Not all English nouns can be made plural only by adding an "s" to the end. These are called irregular plurals. Many words that end in "f", like "leaf", "loaf", and "calf", change their sound when they become plural: "leaves", "loaves", and "calves".
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- Is there a way to know when a word won't follow this rule? For example, a way to automatically know that belief will become beliefs?(13 votes)
- Well, if something has an
feending, it will always change to
ves. If it has an
ffending, then it will always just add
s. If it just has an
fending, you just have to memorize it. Sorry!(3 votes)
- On the quiz words that ended with -ef generally just added an -S when made plural. Is this a rule or are their just some exceptions to the (-F) to (-ves) rule like chef turn to chefs when plural not cheves.(5 votes)
- I wouldn't say it's an ironclad rule; definitely there are plenty of exceptions to the -f to -ves convention. Cliffs, chefs, riffs.
There's a more complicated linguistic explanation to why a final
fsound changes to a
vsound in the plural—I think it's sometimes related to the vowel sounds in the words—but a person can go their whole life speaking English without ever needing to bother with that.(2 votes)
- their is no different between could ,would ,should(4 votes)
- Their is a difference. Could means that you are able to do something, would means there is something preventing you from doing something, and should means you need or want to so something(1 vote)
- in the video we learning that when a noun ends with F it will be pluralize by adding VES, except in "some" rear cases. in the practice part however, half of the examples are words that ends with F and require S to become plural.
is there any rule that can help me distinguish those two different kinds?
BTW sorry for my horrible English(2 votes)
- There is no rule. These are irregulars. If you know how to pronounce them, then the spelling follows. Like "oaf -oafs" or "loaf -> loaves". Apart from knowing them first, you're just out of luck.(3 votes)
- since when is "sadness" a noun!(2 votes)
- Since “sadness” is a concept/idea, it fulfills the definition of a noun: “a person, place, thing, or idea”.(3 votes)
- I want to ask that if leaf becomes leaves than why don't chef become cheves they both have f in the end.(2 votes)
- This likely has to do with how the vowels preceeding the "f" are pronounced. Try this. Find words that rhyme with leaf (google, "rhymes with leaf") and see if, when saying the plurals of those, you naturally make a "v" sound. Then look up "rhymes with chef" and pronounce the plurals of THOSE words and listen to whether or not you pronounce a "v" sound. It's an interesting experiment to do while we're all stuck at home.(2 votes)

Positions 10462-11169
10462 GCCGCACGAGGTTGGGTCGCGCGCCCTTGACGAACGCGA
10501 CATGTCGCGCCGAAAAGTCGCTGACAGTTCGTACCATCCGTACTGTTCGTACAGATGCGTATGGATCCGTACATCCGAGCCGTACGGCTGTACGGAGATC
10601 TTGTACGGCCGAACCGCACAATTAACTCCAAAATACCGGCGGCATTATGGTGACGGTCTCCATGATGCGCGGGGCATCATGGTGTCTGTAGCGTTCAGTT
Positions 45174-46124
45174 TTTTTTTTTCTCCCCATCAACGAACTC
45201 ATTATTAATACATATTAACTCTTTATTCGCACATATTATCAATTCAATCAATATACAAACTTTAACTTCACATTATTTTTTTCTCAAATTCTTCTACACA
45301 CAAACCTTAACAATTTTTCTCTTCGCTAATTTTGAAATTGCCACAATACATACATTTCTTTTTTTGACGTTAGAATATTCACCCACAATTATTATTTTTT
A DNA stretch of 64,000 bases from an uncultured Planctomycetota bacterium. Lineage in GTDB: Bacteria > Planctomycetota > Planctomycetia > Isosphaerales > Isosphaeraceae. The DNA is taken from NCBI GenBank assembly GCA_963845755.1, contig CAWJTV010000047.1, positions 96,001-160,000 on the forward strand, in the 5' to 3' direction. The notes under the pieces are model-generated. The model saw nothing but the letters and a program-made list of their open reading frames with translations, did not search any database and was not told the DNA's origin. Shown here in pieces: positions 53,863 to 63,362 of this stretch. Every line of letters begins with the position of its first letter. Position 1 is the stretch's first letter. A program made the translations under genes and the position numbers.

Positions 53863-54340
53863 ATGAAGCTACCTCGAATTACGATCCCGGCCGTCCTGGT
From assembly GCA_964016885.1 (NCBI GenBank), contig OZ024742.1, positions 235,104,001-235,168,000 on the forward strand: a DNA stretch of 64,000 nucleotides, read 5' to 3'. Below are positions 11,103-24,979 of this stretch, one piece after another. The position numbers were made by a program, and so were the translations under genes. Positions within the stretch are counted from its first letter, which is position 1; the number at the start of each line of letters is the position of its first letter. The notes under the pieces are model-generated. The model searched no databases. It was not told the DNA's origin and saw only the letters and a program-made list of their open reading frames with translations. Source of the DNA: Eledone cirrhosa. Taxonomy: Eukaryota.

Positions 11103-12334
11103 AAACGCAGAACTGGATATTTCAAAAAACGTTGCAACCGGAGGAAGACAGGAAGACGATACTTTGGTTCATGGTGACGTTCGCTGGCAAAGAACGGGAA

- what is the plural of weather? Is weathers a word?(2 votes)
- [Voiceover] Hello grammarians today we're going to be talking about the irregular plural. Previously I had said that if you take any English word, any noun, say the word dog. And you tack an s onto the end of it like so. Boop you get the word dogs and that's how you form the plural in all cases. I was lying sorry, it turns out that English is a little bit more complicated than that. While adding an s to things is the way you usually make things plural, sometimes, there are other changes and sometimes you don't even pluralize using an s at the end. But what we're not going to talk about that now that's for another time. What I wanna talk about today, is the most basic kind of irregular plural, so we have the difference in English between regular and irregular plurals. And remember a plural is when there's more then one of something, it comes from the latin plus. Which means more. As opposed to the singular when there is just one of something. One dog, two dogs. So there is a handful of words in English and it really is a handful, that don't pluralize regularly. Words like leaf and loaf and calf. It's a baby cow. If you try to pluralize these as though they were regular plurals you're gonna return something that is not correct. Or at least is not conventional within modern standard American English right so leafs for example, unless you're talking about the Toronto hockey team, is not correct. In fact, the proper term boop. Is in fact leaves. It is not loafs but loaves. Tasty loaves of bread. It is not calfs but calves. So there are several different kinds of irregular plurals that's why this video is called part one. But I'm only going to cover one such irregular plural today and that is the change from singular f to plural v. So if you see a word, generally that ends in f. The plural is going to become v. You can learn anything David out.